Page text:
Morse theory is the method of studying the topology of a smooth manifold $M$ by the study of Morse functions $M\to\mathbb{R}$ and their associated gradient flows.
Classical Morse theory centered around simple statements like Morse inequalities, concerning just the Betti numbers. It is useful not only for studying manifolds, but also for studying infinite CW-type spaces homotopically filtered in manifolds, as by Milnor and Bott (especially The stable homotopy of the classical groups) for spaces of paths in a smooth manifold.
Novikov–Morse theory is a variant using multivalued functions.
There are some infinite-dimensional generalizations like Floer instanton homology for 3-dimensional manifolds and also the Hamiltonian variant of Floer homology (and cohomology) for (finite dimensional) symplectic manifolds. Especially well studied is the case of the cotangent bundle of a differentiable manifold with its standard symplectic structure; this is sometimes called Floer–Oh homology. Floer homology has been partly motivated by Arnold’s conjecture on periodic trajectories in classical mechanics. The symplectic variant of Floer cohomology is related to quantum cohomology.
Founders of Morse theory were Marston Morse, Raoul Bott and Albert Schwarz.
On a smooth manifold $M$, a smooth function $\varphi: M \to \mathbb{R}$ is said to be Morse (or a Morse function) if
The Morse functions on $M$ are dense in most reasonable topologies you could put on $C^{\infty}(M)$. A further condition which is useful in case $M$ is not compact is
Together with a (smooth) Riemann structure $g =\langle \cdot,\bullet\rangle$, any real function $\varphi$ on $M$ defines a flow on $M$ by the equation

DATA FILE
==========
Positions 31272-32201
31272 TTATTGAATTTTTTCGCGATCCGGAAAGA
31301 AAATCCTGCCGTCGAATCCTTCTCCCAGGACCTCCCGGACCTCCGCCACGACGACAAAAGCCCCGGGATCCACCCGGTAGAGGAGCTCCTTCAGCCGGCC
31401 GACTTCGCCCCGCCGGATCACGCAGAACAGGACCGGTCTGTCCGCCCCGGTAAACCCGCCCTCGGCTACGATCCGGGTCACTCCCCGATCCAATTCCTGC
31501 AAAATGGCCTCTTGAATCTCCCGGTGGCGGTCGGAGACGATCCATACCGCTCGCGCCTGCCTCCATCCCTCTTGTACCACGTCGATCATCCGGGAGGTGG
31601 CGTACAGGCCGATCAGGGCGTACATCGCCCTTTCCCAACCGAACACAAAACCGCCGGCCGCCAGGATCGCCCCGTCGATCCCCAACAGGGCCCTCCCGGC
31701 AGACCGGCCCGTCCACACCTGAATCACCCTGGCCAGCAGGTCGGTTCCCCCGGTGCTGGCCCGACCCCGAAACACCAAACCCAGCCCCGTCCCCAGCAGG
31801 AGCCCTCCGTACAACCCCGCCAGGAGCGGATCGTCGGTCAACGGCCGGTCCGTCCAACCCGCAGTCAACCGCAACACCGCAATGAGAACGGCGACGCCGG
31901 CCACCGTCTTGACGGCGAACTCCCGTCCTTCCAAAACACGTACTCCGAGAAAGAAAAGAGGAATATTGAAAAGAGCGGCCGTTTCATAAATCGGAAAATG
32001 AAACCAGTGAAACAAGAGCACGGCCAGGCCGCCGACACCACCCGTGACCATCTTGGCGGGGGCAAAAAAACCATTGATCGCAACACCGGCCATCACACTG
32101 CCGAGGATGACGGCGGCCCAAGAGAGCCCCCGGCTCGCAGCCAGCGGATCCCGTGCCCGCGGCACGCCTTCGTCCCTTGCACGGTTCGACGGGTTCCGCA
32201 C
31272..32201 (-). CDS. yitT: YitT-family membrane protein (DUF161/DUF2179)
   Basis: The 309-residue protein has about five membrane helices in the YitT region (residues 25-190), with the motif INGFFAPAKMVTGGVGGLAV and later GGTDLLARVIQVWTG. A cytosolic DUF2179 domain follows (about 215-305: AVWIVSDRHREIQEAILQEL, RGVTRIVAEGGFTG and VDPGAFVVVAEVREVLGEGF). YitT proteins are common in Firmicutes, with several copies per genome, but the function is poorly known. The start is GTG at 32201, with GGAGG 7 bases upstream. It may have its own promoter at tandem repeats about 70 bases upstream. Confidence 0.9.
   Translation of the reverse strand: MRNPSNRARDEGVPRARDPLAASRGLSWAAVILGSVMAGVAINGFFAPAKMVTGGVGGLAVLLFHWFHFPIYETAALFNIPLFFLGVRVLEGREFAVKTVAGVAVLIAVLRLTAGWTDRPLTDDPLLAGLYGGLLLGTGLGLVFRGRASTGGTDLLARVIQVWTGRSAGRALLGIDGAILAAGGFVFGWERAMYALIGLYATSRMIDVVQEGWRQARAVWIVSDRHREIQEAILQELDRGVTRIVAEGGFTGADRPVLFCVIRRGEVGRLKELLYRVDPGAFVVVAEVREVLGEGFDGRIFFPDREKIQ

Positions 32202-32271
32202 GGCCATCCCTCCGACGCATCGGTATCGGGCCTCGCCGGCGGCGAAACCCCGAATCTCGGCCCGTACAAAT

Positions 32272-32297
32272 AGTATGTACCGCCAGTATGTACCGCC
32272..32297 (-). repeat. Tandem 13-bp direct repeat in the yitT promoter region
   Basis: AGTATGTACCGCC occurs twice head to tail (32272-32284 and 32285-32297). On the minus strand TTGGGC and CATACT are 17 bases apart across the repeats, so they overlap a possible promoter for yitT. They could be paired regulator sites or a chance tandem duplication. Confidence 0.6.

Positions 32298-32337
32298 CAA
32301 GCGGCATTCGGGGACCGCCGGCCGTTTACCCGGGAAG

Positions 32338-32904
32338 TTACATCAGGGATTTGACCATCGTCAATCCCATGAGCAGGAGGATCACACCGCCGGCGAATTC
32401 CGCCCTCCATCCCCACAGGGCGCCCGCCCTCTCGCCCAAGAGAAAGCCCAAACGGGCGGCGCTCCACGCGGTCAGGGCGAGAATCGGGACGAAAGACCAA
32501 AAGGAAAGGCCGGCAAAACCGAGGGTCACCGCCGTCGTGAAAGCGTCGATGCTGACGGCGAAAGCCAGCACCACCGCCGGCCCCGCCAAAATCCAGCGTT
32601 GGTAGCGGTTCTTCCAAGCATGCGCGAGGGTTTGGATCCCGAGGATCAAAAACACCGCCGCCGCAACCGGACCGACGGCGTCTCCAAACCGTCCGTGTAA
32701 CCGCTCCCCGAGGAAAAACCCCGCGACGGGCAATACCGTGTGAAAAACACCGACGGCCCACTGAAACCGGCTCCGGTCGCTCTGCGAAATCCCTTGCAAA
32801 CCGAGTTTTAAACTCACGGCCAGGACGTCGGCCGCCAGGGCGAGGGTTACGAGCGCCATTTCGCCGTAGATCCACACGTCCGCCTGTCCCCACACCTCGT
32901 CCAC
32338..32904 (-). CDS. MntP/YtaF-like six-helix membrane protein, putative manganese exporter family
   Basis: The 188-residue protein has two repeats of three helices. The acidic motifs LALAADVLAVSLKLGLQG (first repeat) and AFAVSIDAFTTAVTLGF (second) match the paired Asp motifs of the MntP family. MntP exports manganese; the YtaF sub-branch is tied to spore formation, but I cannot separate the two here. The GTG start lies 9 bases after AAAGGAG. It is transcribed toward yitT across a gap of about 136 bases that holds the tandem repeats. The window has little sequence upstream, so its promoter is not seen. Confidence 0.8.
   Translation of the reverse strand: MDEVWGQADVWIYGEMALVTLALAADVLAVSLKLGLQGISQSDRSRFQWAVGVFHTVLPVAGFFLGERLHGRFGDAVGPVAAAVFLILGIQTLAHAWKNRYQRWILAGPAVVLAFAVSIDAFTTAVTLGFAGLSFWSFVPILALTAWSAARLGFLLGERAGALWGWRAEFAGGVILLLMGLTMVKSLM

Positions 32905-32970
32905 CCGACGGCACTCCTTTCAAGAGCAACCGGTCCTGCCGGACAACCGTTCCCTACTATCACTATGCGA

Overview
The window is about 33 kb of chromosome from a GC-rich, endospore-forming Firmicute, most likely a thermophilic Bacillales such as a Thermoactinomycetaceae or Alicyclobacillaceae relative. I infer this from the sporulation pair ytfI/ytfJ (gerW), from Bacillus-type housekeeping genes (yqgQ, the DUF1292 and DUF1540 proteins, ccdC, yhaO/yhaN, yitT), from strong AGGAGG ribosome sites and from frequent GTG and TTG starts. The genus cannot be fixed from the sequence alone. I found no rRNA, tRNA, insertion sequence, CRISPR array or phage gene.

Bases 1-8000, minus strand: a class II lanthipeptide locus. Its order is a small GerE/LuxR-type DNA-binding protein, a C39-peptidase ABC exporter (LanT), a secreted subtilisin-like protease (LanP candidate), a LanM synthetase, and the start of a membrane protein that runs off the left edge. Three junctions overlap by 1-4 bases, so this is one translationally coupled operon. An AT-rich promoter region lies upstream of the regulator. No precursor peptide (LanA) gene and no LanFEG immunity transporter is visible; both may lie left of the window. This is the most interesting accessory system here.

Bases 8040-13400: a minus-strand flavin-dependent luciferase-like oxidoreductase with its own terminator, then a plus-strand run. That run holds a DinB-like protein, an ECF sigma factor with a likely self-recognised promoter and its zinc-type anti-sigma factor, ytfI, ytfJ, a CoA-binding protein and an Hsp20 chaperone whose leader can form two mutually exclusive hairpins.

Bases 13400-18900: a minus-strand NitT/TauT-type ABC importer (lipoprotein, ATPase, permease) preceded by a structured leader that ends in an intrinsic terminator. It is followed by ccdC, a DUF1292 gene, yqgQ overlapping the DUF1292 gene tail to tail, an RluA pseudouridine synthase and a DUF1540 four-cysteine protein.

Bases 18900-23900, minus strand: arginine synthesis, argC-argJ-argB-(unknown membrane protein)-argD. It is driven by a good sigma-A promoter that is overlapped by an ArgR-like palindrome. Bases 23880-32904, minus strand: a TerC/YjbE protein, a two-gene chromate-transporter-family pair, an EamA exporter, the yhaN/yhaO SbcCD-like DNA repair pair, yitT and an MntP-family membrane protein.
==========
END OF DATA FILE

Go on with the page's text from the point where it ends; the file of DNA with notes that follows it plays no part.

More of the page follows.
The Morse functions are notable in that the flows they define have isolated fixed-points with trivially linearizable dynamics, and ...[fixme: less vague?]... no other stable cyles.
When $\varphi$ is Morse and coercive, the unstable manifolds of the fixpoints can be arranged into a CW complex $C_{unstable} (\varphi,g)$, canonically homeomorphic to $M$. When $M$ is compact, $\varphi$ and $-\varphi$ are automatically both coercive, and $-\varphi$ induces a dual CW complexe $C_{stable} (\varphi,g)$. Concretely, ….[details].
Let $X \to Y$ be a surjective submersion of compact smooth manifolds, and assume $Y$ is connected. By suitable implicit function theorems, the preimage of any parametrized nonstationary curve $\gamma :(0,1)\to Y$ is a submanifold of $X$, and furthermore the parameter is a Morse function on this submanifold, having no critical points. (It is not coercive). By a very little more analysis, the Morse gradient flow is therefore a smooth family of homotopy equivalences. A trivial adjustment of the Riemann structure further allows that the Morse flow sends fibers to fibers diffeomorphically, so that in fact the fibers over neighboring points of $Y$ are diffeomorphic. But since $Y$ is connected, this implies that all the fibers are diffeomorphic, so that $X\to Y$ is a smooth fiber bundle over $Y$.
The restriction to the unit sphere in $\mathbb{R}^{n+1}$ of a generic quadratic form is Morse with $2(n+1)$ critical points — two of each index; and furthermore this restriction clearly descends to $\mathbb{RP}^n$ as a Morse function with $n+1$ critical points, one of each index. It can be shown that this is indeed the minimal collection of critical points supported by real projective space.
Raoul Bott, Morse theory indomitable, Publications Mathématiques de L’IHÉS, 1988, Volume 68, Number 1, Pages 99-114.
Raoul Bott, Lectures on Morse Theory, Old and New, Bull. Amer. Math. Soc. 7 (1982), 331-358.
Raoul Bott, The stable homotopy of the classical groups. Ann. of Math. (2) 70 1959 313–337.
Daniel Freed, Commentary on “Lectures on Morse Theory, Old and New”, Bull. Amer. Math. Soc., 48(4), October 2011, 517–523
Marco Gualtieri, Course page, lecture notes and links.
Martin Guest?, Morse theory in the 1990s.
M. M. Postnikov, Введение в теорию Морса — М.: Наука, 1971
The relation to supersymmetric quantum mechanics is due to
Reviews include